Ken Burns Classroom

Jackie Robinson

1919–1972

Still image of baseball legend Jackie Robinson
Still image of baseball legend Jackie Robinson

The son of a sharecropper and grandson of a slave, Jackie Robinson made history when he stepped onto the field on April 15, 1947, the first black player in a white-only league. Brought to the Brooklyn Dodgers by forward-thinking owner Branch Rickey, Robinson would battle stereotypes and break down barriers for minorities in all walks of life, and would leave the sport of baseball—and America—forever changed.

Jack Roosevelt Robinson was born on January 31, 1919, in Cairo, Georgia. The youngest of five children, he was raised by a single mom and distinguished himself in high school as a talented athlete. At UCLA he became the first student ever to letter in four sports: track, football, basketball, and baseball. In 1942, unable to continue college for financial reasons, Robinson enrolled in the US Army. Two years and a court-martial later (for his objections to racial discrimination), Jackie began playing in the Negro Baseball League. In 1947, he joined the Brooklyn Dodgers as the first black player in the Major Leagues since 1889, the beginning of segregated baseball. It was a bold move, both for Robinson and Rickey, that challenged not only the color barrier in baseball, but the custom of racial segregation in all walks of life.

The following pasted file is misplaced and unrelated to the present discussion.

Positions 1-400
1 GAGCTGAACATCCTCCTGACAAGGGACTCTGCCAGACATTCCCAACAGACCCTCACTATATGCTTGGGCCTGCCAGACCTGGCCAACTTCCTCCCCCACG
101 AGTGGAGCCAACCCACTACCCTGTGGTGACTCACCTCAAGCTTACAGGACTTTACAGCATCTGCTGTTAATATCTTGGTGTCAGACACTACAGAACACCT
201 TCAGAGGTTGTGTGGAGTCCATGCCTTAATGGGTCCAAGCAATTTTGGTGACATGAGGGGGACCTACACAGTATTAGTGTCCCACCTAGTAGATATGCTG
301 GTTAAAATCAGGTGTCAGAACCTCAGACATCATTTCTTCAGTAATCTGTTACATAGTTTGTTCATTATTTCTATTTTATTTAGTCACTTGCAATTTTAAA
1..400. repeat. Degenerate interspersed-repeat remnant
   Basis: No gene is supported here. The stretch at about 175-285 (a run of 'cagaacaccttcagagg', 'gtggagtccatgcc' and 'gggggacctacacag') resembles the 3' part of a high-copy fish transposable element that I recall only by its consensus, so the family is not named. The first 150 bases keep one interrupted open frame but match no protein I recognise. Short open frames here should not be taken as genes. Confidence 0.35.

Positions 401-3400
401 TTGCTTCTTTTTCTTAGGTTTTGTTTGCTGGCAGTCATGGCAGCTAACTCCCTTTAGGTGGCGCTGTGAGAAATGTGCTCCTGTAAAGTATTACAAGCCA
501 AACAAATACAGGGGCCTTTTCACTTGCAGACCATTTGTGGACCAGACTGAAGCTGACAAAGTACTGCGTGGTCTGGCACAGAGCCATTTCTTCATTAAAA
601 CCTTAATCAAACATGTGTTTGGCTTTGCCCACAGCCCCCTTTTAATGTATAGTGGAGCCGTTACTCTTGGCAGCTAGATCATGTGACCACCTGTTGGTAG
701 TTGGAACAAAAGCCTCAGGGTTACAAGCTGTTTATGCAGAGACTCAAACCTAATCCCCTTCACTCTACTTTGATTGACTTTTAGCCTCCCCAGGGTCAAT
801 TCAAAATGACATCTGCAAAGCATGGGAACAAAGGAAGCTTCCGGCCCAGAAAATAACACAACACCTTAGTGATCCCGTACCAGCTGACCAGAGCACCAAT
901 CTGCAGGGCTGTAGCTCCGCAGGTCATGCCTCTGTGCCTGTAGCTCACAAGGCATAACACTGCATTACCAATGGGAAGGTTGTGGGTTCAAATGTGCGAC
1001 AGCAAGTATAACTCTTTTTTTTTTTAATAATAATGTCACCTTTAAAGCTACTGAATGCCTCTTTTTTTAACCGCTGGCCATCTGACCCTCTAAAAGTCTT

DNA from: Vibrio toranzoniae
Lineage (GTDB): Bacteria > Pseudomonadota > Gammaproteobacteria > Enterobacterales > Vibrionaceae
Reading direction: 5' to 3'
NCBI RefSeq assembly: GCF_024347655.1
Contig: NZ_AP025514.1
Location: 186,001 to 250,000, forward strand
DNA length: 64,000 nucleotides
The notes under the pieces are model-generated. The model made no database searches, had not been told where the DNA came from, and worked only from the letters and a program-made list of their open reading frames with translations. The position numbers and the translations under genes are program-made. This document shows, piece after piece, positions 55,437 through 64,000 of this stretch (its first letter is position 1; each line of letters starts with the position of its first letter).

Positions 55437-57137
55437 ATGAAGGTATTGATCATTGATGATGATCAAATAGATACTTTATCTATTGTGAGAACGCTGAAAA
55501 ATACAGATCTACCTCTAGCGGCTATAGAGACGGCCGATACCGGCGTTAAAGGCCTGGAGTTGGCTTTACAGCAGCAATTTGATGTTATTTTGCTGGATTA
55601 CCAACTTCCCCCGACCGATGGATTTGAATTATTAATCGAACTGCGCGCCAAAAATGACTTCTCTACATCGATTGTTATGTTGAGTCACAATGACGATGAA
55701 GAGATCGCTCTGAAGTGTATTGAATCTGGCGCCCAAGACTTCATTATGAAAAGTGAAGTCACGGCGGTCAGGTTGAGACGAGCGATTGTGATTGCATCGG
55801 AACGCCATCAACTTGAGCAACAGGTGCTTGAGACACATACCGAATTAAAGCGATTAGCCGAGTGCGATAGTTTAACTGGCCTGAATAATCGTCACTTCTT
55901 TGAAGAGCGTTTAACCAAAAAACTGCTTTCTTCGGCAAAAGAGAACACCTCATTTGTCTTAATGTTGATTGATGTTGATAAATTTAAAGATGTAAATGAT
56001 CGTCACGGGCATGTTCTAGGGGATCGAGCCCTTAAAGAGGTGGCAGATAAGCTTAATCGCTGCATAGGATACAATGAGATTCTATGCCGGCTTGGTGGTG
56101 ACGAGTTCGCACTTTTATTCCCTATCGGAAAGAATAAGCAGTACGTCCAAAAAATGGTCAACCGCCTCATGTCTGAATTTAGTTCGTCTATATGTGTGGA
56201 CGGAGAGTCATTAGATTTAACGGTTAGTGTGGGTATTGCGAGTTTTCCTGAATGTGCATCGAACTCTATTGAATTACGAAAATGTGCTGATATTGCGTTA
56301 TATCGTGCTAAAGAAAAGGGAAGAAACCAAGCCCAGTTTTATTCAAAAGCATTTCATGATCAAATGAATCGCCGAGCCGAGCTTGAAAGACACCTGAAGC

Robinson’s will was tested time and again. He suffered racial abuse, particularly at away games, was jeered at by crowds, and received threats aimed at himself and his family. Robinson persevered, with support from Dodgers manager Leo Durocher, Baseball Commissioner Happy Chandler, and others. At the end of his first year in Brooklyn, Robinson was named National League Rookie of the Year, racking up 12 home runs, a .297 average, and a whopping 29 steals. He picked up the league’s Most Valuable player award in 1949 with a .342 average and helped his team win the World Series in 1955. Robinson retired in 1957, with a career batting average of .311 and a record-setting 19 steals of home plate.

During his decade as a player and beyond, Robinson served as a voice for civil rights and a champion for black athletes. He helped establish the African American-owned Freedom Bank and served on the board of NAACP. In 1962, he became the first African American to be inducted into the Baseball Hall of Fame.

Robinson passed away in October on October 24, 1972. In his honor, his wife established the Jackie Robinson Foundation, dedicated to providing scholarships and mentoring programs for young people in need.

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